Macau casinos continue to find ways around gaming table cap

TAGs: baccarat, fast action baccarat, Macau, sands china, smoking ban, table cap

macau-casinos-fast-action-baccaratNot all casinos in Macau will be ready to conform to the city’s partial smoking ban when it kicks in on New Year’s Day, according to Health Bureau director Lei Chin Ion. Just over half the city’s casinos have “yet to make some minor adjustments” necessary to comply with the edict that at least half the gaming floor area is smoke-free. Lei warned that officials had “no room for exercising discretion” in determining compliance and if a casino doesn’t adhere to the guidelines, “a full smoking ban will then have to be applied to the whole venue.” The smoking regulations are due to be “reviewed” three years after implementation.

Macau’s casinos may lack wiggle room on the smoking regulations, but they are increasingly finding ways to get around the gambling enclave’s restrictive cap on the number of gaming tables. First there was the introduction of ‘Siamese’ baccarat tables featuring two dealers handling twice the normal number of players, but because each dealer uses a common drop box, it only counts as a single table under the cap. The latest innovation/dodge comes via ‘Fast Action Baccarat’ (FAB) tables, four of which made their debut at Sands China’s Venetian Macao two weeks ago. The Macau Daily Times quoted Sands China COO David Sisk stressing the fact that his company was “continuously looking for ways to innovate the gaming experience for our customers,” while leaving out the company’s equally continuous search for innovative ways to circumvent the table cap.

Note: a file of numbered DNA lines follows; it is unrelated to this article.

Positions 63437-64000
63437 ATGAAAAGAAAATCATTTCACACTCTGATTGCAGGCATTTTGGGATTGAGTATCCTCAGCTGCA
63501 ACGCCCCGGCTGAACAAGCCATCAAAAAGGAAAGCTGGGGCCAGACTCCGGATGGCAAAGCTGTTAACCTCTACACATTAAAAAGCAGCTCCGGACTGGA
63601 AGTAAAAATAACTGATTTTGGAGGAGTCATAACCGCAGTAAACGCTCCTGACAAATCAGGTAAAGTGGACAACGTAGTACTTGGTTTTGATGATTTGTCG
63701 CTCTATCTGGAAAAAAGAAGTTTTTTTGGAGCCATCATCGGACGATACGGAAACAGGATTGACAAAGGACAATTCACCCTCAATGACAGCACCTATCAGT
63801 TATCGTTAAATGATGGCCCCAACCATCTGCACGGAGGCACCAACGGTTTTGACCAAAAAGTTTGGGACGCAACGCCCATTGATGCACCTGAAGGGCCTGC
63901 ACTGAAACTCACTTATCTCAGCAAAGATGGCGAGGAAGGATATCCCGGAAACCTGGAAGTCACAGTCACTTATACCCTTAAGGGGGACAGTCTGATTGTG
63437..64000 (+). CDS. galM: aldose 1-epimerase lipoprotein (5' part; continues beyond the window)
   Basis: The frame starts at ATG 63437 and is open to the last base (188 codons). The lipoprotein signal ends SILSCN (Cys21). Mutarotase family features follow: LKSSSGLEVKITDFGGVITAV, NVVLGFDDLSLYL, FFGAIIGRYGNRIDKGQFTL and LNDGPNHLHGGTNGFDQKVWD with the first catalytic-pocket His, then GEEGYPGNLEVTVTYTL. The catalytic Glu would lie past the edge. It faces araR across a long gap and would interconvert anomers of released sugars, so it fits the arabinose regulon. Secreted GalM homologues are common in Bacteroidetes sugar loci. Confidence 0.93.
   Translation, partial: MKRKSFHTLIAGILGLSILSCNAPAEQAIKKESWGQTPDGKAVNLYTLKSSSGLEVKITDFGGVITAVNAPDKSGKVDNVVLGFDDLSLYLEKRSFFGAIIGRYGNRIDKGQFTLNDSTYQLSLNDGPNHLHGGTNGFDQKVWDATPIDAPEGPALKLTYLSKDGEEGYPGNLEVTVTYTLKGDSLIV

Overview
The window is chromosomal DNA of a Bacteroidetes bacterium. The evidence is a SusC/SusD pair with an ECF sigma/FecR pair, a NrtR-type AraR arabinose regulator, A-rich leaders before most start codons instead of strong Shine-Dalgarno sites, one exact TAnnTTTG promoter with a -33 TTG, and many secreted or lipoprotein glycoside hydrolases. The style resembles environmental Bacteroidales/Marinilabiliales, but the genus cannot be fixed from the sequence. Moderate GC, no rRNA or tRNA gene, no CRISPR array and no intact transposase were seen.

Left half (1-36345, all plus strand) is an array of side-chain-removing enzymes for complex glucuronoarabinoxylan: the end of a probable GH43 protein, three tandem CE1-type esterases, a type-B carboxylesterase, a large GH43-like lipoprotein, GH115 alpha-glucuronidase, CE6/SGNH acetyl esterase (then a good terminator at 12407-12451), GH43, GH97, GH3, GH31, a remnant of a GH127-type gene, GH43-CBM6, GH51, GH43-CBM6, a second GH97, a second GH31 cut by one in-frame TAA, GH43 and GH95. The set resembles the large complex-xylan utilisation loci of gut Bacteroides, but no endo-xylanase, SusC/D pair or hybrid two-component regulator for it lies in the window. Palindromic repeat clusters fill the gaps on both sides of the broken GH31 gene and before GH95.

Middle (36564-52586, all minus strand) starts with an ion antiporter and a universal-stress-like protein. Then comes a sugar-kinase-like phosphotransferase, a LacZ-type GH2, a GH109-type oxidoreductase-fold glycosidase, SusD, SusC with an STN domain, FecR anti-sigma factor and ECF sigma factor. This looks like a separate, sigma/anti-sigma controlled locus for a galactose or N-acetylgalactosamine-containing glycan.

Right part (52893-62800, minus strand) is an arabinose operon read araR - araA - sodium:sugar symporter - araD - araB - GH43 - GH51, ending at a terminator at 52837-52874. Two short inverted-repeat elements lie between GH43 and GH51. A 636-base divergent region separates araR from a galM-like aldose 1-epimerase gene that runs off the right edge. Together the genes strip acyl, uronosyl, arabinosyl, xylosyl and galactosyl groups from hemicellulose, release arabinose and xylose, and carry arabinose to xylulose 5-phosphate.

The seven-meter-long, three-meter-wide, semi-automated FAB tables feature 28 betting stations capable of handling up to 60 players simultaneously. Chips from losing wagers fall through automatic trap doors onto a conveyer belt that feeds them into a central chipper champ, thereby falling under the definition of a single gaming table. (The ‘F’ in ‘FAB’ should stand for Fudging.) Winning bets are paid out manually by two assistant dealers via ‘movable floats’ aka mobile chip trays. Overhead video displays show players the result of each hand and other monitors provide “360-degree viewing” of the dealer. We hope there’s one more monitor that shows nothing but an endless loop of Sands boss Sheldon Adelson using bricks of money as Lego blocks.


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